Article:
Sony’s got the videogeeks all aflutter today with the announcement of new high-definition camcorders that record directly to mini-DVDs and hard drive. They’re basically a melding of existing DVD and hard drive cams with Sony’s entry level HDV camcorder.
The hi-def part is made possible by the new AVCHD format/codec that Sony co-developed with Panasonic. But, as Mike at HD for Indies points out, there’s no indication that there’s any editing support for this codec.
This is the same problem that exists with current standard-definition hard drive and DVD camcorders. They record using the efficient MPEG-2 codec (used in movie DVDs, satellite TV, and other delivery systems) that crams much more video into fewer gigabytes than DV, but at the expense of being difficult to edit, since it doesn’t record full frames of video.
AVCHD uses H.264 MPEG-4 as its compression technology, which is similar to MPEG-2, in that it is very efficient (in fact, it’s much more efficient than MPEG-2), but not designed to be edited. With nearly all current video editing applications, in order to edit MPEG-2 and MPEG-4 video like you would edit DV you have to render the MPEG video into DV or some intermediate format in order to fill in the missing frame information. This adds a time-consuming step to the process that can really muck up your workflow.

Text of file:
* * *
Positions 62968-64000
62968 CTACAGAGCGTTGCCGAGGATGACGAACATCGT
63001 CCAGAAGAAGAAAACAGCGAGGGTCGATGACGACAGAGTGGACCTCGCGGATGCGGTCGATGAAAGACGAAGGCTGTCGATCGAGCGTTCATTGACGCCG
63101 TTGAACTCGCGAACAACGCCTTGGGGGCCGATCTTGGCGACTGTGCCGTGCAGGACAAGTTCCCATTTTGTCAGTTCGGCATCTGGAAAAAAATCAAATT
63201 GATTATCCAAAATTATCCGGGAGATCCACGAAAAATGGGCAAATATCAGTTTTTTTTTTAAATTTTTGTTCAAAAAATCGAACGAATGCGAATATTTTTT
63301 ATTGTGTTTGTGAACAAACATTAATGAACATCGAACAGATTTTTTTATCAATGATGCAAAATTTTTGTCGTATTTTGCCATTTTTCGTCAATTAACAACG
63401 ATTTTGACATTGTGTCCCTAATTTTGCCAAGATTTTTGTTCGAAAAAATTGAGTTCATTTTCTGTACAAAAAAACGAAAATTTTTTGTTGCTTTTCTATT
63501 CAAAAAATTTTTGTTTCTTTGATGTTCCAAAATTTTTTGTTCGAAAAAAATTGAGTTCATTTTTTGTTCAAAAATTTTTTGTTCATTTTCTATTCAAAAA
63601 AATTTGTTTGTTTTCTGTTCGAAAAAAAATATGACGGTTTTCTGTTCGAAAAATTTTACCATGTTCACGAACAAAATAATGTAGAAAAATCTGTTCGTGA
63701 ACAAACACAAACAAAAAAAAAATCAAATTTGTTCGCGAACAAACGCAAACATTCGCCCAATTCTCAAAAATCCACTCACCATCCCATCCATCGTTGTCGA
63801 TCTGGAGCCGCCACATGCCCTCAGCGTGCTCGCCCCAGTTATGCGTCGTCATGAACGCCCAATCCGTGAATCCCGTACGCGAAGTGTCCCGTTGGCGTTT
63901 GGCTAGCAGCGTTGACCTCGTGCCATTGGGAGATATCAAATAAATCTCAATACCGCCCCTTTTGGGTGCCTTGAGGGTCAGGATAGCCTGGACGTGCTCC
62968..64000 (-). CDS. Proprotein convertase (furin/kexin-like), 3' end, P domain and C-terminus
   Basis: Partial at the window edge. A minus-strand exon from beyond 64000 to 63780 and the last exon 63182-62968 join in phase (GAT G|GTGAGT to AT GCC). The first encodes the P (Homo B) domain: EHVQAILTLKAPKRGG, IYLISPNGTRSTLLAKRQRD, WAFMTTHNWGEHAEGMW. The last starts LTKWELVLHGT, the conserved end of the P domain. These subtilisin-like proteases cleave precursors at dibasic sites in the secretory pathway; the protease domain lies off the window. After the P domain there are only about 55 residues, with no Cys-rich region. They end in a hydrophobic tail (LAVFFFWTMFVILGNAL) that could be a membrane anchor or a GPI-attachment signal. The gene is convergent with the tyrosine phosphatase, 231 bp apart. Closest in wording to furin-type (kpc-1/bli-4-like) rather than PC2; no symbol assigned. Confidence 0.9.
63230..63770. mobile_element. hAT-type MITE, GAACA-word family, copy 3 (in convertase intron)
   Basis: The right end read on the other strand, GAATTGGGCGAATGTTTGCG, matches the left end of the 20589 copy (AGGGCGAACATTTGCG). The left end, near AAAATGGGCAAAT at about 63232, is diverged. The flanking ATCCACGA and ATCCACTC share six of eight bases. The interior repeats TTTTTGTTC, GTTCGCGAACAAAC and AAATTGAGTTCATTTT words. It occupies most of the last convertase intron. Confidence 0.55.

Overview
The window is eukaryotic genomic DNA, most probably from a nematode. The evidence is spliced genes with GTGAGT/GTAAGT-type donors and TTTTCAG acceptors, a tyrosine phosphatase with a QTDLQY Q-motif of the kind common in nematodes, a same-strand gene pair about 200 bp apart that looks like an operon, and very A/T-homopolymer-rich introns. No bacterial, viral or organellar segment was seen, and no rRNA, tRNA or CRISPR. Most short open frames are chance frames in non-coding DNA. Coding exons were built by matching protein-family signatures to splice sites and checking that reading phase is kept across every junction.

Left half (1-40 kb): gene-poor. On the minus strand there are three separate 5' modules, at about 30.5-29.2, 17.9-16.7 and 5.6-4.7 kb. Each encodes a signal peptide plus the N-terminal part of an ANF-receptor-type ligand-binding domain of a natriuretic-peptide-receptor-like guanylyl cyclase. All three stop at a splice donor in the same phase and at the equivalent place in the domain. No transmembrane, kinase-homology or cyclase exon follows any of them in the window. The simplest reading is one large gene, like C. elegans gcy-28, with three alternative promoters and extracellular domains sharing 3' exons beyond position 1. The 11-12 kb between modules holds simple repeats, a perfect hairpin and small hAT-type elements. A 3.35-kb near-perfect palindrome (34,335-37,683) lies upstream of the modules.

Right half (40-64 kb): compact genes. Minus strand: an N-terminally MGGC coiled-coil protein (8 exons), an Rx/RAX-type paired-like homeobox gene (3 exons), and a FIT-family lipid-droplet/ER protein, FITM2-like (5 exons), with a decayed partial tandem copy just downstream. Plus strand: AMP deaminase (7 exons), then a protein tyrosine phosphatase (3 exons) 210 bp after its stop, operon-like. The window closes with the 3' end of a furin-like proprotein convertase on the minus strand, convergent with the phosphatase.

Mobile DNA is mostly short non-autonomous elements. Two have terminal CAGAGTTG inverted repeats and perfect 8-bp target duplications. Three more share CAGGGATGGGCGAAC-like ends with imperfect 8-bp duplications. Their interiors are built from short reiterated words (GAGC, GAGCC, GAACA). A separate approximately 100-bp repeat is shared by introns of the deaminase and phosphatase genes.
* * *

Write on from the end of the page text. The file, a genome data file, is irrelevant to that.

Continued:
Now, I do think there’s a little bit more hope for AVCHD than with the consumer MPEG-2 DVD and hard drive camcorders. That hope springs from the fact that developers of video editing applications like Adobe and Ulead have signed on as licensees for the codec. Although the miniDV tape based hi-def format, HDV, now has pretty wide support with Premiere, Final Cut Pro and Xpress, that wasn’t the case when the format was introduced. Editing HDV was pretty slow going then, but now it’s substantially speedier, even though it requires more computer horsepower than standard-definition DV.
Of course, the jury is still out. Unless you absolutely need the convenience of recording direct to an internal hard drive, I wouldn’t jump on these new HD camcorders if you intend to edit your video. Instead, you’d be better off buying a tape-based HDV camcorder or waiting to see how support for the AVCHD codec develops.